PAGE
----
I really became interested in it. Most of my initial effort went into understanding the polygon/collision formats and how the level/geometry/behavior scripts were laid out from
VL-Tone's Mario 64 Hacking Docs. Once I had enough knowledge, I started doing some simple level
hacks using a bunch of custom objects, in an extensively modified version of Flatworld which I
called "Platform Battlefield". There were a bunch of problems with this method, as objects are
only drawn when you are near enough from them, resulting in a very artificial experience.
I was almost giving up when Celux came with the amazing "Secret Woods" level done with my
Platform Battlefield patch. I was really amazed at how much he had done with my custom objects,
however there were still the same problems: the level was slow as hell (pratically unplayable)
and objects were only shown when Mario was very near from them. By that time I was learning some
MIPS assembly in order to delve further into the game programming (scripts are only the top of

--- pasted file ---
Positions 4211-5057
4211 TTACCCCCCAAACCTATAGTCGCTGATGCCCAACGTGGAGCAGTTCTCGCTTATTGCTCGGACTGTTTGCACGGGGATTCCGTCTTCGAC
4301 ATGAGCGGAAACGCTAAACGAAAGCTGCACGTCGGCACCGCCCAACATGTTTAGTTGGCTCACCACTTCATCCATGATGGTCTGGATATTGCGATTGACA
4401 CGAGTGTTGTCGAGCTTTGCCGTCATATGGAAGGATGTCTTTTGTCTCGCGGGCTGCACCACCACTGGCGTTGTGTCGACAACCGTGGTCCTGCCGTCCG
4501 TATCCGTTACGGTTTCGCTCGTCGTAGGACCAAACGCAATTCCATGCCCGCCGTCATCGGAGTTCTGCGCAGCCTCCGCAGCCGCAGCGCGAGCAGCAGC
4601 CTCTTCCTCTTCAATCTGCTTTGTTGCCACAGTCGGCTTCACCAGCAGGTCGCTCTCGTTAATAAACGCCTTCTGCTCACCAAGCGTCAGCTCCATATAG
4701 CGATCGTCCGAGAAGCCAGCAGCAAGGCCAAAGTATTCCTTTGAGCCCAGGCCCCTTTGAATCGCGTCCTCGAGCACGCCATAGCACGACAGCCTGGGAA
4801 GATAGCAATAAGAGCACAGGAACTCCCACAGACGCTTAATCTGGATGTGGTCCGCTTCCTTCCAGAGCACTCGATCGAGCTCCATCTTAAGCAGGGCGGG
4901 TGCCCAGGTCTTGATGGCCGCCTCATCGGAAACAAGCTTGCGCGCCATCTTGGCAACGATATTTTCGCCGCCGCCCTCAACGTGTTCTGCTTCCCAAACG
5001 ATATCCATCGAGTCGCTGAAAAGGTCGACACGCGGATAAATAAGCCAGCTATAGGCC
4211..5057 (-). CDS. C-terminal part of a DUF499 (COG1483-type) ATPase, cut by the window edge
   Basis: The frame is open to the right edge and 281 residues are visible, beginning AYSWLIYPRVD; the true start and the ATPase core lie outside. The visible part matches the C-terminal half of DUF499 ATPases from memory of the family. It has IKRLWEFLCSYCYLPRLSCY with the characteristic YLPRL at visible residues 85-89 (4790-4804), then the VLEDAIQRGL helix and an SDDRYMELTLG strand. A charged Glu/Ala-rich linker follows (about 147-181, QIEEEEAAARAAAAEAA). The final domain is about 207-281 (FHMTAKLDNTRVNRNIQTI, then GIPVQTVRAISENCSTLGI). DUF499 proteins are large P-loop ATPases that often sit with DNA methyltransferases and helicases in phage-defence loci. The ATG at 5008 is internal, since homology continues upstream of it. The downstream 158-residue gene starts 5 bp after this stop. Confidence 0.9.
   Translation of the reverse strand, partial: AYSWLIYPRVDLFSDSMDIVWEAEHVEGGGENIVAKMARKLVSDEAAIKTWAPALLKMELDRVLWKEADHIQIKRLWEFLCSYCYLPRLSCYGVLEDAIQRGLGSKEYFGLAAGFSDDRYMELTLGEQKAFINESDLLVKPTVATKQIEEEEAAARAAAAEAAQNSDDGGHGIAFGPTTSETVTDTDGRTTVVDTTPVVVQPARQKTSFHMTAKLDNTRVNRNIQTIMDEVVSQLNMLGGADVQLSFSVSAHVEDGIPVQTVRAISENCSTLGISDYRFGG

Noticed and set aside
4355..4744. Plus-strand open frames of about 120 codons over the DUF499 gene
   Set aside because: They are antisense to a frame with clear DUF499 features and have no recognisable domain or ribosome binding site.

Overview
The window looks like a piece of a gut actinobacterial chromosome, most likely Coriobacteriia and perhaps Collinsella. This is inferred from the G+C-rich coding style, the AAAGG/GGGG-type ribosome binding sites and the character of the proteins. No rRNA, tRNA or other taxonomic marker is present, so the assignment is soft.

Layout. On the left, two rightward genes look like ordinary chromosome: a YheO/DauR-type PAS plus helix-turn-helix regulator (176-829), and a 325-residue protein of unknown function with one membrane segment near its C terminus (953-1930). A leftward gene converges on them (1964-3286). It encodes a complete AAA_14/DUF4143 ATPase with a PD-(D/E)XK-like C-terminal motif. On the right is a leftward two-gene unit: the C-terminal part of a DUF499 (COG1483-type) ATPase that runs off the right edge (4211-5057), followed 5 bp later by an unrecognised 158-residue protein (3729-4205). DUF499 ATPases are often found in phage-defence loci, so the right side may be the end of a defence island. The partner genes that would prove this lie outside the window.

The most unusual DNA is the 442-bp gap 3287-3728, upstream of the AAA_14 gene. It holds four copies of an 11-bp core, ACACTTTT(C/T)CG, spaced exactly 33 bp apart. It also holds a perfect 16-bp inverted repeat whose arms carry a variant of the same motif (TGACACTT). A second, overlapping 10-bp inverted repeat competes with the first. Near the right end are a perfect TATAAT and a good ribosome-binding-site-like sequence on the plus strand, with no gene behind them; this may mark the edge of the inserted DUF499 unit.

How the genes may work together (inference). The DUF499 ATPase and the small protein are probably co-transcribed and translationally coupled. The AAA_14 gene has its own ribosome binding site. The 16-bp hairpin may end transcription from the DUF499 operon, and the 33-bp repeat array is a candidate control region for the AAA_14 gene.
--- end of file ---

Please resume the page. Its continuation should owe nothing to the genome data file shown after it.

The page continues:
the iceberg!) and thanks to the help of Cellar Dweller's notes, who has done plenty of low-level
work with Mario64, I eventually came up with a patch that solved the problem. The key point was
that whenever the collision for a specific object was not loaded (when Mario isn't near enough),
the game automatically stops drawing the object, regardless of the drawing distance setting.
By patching a collision routine, I got the game to display the objects regardless of Mario
distance while still keeping the collision only loaded when Mario is near enough.
With that set, I knew that a full hack would be possible using only objects as level geometry.
I initially proposed it as a team hack, and anyone who could, like Celux, make a nice level
around these custom objects would get in. That didn't work. Many people started working on